As part of the settlement of the 2014 complaint, AT&T is also prohibited from making any representation about the speed or amount of its mobile data without also disclosing any material restrictions on the data.
AT&T issued a brief statement acknowledging that it had reached a settlement with the FTC.
"Even though it has been years since we applied this network management tool in the way described by the FTC, we believe this is in the best interests of consumers," AT&T said in an emailed statement.
The company had fought the FTC in court, saying it had no jurisdiction to bring the case, but lost in 2018.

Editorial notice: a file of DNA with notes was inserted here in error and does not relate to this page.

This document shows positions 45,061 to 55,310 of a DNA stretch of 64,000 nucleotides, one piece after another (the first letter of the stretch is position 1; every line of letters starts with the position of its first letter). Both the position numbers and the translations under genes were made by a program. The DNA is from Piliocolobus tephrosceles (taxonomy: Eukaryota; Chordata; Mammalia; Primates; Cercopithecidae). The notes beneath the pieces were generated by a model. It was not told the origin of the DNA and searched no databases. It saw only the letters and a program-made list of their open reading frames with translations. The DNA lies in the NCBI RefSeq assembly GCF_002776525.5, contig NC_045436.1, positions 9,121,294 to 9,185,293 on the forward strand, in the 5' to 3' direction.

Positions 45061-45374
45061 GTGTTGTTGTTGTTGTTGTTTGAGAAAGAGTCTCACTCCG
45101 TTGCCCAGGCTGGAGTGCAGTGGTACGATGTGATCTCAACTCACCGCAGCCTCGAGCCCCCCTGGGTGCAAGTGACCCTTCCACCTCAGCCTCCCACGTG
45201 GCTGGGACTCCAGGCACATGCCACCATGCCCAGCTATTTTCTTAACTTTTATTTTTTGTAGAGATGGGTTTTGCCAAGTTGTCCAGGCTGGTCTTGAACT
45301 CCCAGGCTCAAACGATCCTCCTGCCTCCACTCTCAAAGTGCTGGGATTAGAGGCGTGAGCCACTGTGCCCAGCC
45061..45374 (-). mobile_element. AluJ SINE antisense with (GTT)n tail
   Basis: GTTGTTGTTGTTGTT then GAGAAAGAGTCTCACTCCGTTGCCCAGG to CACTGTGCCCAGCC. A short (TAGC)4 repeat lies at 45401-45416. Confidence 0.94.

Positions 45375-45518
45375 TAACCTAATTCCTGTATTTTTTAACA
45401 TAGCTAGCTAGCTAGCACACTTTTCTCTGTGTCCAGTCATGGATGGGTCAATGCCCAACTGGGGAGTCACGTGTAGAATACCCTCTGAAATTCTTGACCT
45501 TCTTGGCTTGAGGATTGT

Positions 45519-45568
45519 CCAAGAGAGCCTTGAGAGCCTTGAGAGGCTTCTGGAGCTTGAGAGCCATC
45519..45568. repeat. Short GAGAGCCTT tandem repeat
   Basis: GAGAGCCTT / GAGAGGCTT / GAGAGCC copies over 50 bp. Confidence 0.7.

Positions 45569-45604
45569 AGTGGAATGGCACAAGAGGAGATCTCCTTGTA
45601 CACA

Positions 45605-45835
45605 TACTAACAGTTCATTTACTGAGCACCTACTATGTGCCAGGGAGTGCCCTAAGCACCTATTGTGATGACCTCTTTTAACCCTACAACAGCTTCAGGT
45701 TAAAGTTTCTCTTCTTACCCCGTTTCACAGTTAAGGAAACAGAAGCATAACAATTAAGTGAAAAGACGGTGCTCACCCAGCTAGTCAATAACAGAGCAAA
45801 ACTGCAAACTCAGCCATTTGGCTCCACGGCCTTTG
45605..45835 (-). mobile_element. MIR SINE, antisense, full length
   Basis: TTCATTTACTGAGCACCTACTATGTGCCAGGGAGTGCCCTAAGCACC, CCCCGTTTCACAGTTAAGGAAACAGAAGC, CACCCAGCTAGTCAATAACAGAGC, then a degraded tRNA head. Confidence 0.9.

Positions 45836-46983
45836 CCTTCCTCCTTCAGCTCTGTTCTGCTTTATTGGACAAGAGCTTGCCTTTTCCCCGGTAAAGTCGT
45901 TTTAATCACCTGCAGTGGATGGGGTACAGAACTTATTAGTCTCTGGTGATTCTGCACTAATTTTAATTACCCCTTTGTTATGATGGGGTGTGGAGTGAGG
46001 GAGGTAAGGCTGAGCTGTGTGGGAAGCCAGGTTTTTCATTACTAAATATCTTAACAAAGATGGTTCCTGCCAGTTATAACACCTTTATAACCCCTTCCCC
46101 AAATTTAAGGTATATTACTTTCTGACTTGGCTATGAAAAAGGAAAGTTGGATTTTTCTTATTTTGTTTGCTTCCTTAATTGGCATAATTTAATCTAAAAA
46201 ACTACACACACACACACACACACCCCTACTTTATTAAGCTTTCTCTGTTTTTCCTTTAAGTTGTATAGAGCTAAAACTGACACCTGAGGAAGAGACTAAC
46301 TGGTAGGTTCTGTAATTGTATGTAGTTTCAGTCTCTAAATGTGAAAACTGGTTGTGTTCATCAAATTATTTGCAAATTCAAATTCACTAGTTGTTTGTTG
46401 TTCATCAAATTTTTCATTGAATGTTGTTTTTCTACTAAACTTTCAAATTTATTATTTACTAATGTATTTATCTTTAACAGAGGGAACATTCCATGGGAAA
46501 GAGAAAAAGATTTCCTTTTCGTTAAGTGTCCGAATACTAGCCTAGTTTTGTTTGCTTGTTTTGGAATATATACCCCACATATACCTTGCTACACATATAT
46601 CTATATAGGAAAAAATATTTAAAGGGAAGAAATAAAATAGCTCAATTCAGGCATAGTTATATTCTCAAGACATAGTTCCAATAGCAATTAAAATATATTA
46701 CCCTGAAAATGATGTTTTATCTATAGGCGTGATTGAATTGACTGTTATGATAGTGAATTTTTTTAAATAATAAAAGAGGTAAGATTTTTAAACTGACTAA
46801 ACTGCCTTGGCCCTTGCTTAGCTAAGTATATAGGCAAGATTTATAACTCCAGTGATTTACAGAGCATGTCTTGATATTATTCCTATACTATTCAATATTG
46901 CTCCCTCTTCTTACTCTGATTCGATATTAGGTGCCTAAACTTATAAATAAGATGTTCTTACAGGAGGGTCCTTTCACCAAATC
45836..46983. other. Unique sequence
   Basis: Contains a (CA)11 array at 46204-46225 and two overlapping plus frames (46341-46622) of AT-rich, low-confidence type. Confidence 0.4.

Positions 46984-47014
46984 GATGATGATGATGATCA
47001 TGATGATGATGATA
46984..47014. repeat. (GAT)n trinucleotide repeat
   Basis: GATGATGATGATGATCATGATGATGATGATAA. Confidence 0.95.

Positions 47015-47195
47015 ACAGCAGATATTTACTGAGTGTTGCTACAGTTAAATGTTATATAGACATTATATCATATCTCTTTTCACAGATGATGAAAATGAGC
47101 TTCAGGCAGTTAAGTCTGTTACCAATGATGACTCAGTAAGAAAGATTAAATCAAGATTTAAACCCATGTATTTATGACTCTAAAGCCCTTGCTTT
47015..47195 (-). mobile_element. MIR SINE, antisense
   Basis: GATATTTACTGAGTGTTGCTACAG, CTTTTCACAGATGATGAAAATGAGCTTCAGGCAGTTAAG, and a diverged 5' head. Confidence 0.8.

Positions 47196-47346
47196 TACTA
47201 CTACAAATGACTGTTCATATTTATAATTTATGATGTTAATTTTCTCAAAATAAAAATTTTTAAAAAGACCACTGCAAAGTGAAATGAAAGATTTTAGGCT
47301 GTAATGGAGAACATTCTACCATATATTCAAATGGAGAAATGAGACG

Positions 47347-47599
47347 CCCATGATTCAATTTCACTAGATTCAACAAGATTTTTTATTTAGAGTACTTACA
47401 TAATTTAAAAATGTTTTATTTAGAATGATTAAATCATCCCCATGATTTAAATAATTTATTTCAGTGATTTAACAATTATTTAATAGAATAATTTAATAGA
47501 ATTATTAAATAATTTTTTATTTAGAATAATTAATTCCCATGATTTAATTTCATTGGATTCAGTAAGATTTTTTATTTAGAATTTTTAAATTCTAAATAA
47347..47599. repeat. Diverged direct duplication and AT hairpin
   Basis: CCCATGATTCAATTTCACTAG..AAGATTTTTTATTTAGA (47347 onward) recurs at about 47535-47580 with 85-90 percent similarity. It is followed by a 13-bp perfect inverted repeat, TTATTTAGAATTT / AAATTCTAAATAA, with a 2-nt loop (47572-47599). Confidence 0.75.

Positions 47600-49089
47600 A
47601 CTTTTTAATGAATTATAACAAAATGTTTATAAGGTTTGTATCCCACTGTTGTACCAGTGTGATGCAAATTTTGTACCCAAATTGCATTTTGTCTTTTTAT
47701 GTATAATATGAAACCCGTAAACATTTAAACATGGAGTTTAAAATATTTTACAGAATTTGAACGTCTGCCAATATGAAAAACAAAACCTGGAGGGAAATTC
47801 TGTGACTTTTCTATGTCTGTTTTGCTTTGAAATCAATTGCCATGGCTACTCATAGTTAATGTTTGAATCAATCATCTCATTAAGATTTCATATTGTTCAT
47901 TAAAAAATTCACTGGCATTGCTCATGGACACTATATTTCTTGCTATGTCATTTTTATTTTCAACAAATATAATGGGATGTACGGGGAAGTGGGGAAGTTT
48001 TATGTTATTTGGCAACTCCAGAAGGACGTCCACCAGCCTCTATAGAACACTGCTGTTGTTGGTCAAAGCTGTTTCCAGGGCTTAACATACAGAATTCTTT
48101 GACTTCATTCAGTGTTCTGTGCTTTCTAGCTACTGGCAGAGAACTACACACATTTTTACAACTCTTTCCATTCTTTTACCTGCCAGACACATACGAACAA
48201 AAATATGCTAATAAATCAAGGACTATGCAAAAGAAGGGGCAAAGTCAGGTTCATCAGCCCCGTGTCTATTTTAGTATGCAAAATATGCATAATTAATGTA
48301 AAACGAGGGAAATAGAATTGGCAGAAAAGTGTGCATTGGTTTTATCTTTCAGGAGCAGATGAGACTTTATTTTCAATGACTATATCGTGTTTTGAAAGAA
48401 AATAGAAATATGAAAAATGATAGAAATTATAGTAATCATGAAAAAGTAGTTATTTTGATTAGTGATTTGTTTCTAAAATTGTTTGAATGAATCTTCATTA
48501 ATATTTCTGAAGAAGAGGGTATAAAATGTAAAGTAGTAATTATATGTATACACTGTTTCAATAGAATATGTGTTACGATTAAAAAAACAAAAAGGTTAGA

The FTC alleged that AT&T would begin to slow "unlimited" customers' data after they used as little as two gigabytes of data in a month. Netflix says that watching its shows uses about 1 gigabyte per hour of standard definition video.
Andrew Smith, director of the FTC's Bureau of Consumer Protection, said AT&T made promises it did not keep. "While it seems obvious, it bears repeating that Internet providers must tell people about any restrictions on the speed or amount of data promised," he said in a statement.